There are many types of climbing qualifications from indoor awards to people that are able to guide you up Mt. Everest. I would never recommend booking a course with anyone that does not have a Single Pitch Award (SPA) or Mountain Instructor Award (MIA). The MIA is a well respected award that will allow the instructor to teach any aspect of rock climbing anywhere in the UK. The SPA is also an outdoor climbing award but it does have limitations. Find out how will be teaching you and what qualification they hold.
Look into how long the rock climbing instructor has been working in the industry. Some one that has not been teaching for long might not have the experience you thought you were paying for. On the other hand, someone that has held the climbing award for 30 years might not be up to date with current practices. I would look for someone who is a member of Association of Mountaineering Instructors (AMI) as their members are required to take regular training courses.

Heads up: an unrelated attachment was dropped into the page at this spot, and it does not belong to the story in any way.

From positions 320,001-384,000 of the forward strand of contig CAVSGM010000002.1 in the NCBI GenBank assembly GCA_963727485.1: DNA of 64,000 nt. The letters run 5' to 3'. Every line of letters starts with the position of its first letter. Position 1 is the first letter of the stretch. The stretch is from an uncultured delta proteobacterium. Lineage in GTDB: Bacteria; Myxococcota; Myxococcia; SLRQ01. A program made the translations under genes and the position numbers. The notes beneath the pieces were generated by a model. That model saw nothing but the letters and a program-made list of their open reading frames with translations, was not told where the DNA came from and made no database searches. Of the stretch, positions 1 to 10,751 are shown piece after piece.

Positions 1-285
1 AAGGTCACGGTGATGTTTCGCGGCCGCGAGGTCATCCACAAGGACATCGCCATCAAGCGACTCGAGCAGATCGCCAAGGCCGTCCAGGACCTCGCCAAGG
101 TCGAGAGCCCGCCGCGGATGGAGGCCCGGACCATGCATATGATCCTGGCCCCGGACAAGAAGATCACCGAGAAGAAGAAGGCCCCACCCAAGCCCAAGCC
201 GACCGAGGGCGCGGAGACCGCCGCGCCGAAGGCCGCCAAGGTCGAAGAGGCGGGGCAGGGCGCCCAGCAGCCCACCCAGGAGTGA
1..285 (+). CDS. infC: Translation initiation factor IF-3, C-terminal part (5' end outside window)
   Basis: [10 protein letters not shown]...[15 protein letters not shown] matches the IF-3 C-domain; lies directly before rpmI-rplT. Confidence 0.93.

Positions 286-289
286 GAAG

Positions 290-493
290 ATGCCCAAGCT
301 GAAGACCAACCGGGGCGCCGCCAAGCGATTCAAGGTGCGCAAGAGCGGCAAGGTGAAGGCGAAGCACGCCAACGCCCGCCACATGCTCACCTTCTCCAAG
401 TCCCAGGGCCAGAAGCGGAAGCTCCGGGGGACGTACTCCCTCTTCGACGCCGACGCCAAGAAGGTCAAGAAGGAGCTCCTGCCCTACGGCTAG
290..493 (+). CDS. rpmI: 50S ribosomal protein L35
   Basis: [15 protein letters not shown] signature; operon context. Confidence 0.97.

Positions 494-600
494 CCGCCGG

The price is also an important factor. There is some truth behind the statement “you get what you pay for”. People who have been teaching rock climbing for a long time and are passionate about it will have invested a lot a time and money. High level climbing qualifications take a lot of time and money and climbing instructors would not go throw the long process of gaining these if they were not able to charge more money to their clients. Have a look at what is included in the price of the course – will the instructor provide you with all the equipment, lunch, transport etc. You should understand what you are paying for.
I would also look at group sizes. If you want to learn a lot from your course you will be able to learn more if there are fewer people on the course. A typical group ratio is one climbing instructor to 12 clients. I would suggest that this size of group is far to large for a quality climbing course. These type of courses will be much cheaper but like I said before “you get what you pay for”.